A UK parliamentary committee has called EDF Energy, and other energy companies planning to build reactors in the UK, to give evidence on the future of the nuclear industry at a special inquiry in London on 23 March. Angus MacNeil, chairman of the energy and climate change committee, said the government is counting on new nuclear to supply a significant proportion of the UK's low-carbon baseload power. "The focus right now is on Hinkley Point C, but there are other important projects in the pipeline. Serious questions are being raised about the cost and viability of the Hinkley project and the value for money for taxpayers," he said. The committee said it will hear from commentators who have raised concerns about financing nuclear projects.
Participants, or 'witnesses', at the meeting will include EDF Energy CEO Vincent de Rivaz, and Humphrey Cadoux-Hudson, EDF Energy managing director for nuclear new build, as well as Zhu Minhong, general manager of international nuclear business development, and general director of UK nuclear projects, at China General Nuclear (CGN). Other witnesses will include: Tom Samson, CEO of NuGeneration; Alan Raymant, chief operating officer of Horizon Nuclear Power; Peter Atherton, managing director and head of European utility sector research at Jefferies; Simon Taylor of the Judge Business School at the University of Cambridge; and Douglas Parr, chief scientist and policy director at Greenpeace UK.
Hinkley Point C plant is scheduled to begin operating in 2025. Under a deal agreed last October, CGN will take a 33.5% stake in EDF Energy's £18 billion ($28 billion) project to construct the plant. In addition, the two companies will develop projects to build new plants at Sizewell in Suffolk and Bradwell in Essex, the latter using Chinese reactor technology.
In January, EDF Energy's French state-owned parent company, EDF, further delayed making a final investment decision for the construction of the Hinkley plant. A decision had been expected by the end of 2015. Earlier in March, EDF CEO Jean-Bernard Levy, said he wants to reach a final decision soon on investing in the plant, despite the resignation of the company's finance chief, Thomas Piquemal.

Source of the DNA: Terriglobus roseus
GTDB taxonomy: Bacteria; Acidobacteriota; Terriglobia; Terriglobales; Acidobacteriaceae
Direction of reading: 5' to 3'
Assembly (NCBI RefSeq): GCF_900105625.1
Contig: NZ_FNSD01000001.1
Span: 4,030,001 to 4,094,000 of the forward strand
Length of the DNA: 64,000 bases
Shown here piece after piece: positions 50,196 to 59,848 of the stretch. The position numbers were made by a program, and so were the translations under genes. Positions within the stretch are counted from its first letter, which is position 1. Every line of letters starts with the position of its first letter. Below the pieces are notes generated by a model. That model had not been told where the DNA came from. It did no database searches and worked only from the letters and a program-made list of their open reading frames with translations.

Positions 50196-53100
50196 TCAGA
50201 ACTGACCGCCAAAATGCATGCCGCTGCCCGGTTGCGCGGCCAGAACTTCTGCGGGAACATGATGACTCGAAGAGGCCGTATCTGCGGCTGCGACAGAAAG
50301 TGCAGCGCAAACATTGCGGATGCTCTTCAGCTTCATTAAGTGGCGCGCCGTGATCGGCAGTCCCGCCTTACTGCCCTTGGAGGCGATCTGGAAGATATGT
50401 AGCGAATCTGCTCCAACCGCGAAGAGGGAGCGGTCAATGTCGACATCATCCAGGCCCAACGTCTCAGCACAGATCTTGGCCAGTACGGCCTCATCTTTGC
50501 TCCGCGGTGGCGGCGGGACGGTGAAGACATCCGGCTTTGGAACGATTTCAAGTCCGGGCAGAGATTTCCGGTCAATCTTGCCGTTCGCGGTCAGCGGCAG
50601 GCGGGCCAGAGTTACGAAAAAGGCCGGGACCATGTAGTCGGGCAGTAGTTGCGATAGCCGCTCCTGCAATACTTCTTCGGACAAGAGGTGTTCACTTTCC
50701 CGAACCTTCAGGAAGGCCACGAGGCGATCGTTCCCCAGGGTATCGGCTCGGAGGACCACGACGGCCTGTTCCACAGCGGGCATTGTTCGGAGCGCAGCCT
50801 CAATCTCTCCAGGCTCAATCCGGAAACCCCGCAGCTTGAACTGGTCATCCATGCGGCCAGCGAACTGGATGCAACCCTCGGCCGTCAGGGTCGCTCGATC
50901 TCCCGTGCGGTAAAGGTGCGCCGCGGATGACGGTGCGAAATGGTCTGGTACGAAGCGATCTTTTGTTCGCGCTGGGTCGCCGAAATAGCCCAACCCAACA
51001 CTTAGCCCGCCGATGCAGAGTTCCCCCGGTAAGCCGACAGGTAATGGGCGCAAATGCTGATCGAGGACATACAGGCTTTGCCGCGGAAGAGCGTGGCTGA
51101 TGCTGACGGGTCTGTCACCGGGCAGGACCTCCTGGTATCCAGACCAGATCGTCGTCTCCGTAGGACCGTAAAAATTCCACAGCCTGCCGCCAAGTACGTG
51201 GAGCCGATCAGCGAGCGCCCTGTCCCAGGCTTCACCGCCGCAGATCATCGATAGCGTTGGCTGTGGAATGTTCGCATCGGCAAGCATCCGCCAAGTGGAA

Horizon Nuclear Power, the wholly owned UK subsidiary of Japan's Hitachi, plans to deploy the UK Advanced Boiling Water Reactor at two sites - Wylfa Newydd, which is on the Isle of Anglesey, and Oldbury-on-Severn, in South Gloucestershire. In January, Hitachi announced the incorporation of a new UK company - Hitachi Nuclear Energy Europe - as part of its strategy to enhance its UK presence for the engineering, procurement and construction of Horizon's new NPP development at Wylfa Newydd. Hitachi Nuclear Energy Europe will lead Hitachi's work in a proposed joint venture with potential partners Bechtel Management Company and JGC Corporation.
NuGeneration - a 60%/40% joint venture between Toshiba and GDF Suez - in 2014 confirmed plans to build three Westinghouse AP1000 pressurised water reactors at Moorside in West Cumbria by the end of 2026 with a total capacity of 3,400MWe. The first unit is expected to begin operating by the end of 2024. A final investment decision is expected to be taken by the end of 2018. In January, the Office for Nuclear Regulation said there has been some "slippage" in a number of topic areas for the generic design acceptance (GDA) of the AP1000 reactor design. ONR said Westinghouse is working to "re-baseline the overall programme" hoping this will enable regulators to issue a Design Acceptance Confirmation and Statement of Design Acceptance Confirmation in January 2017, on schedule.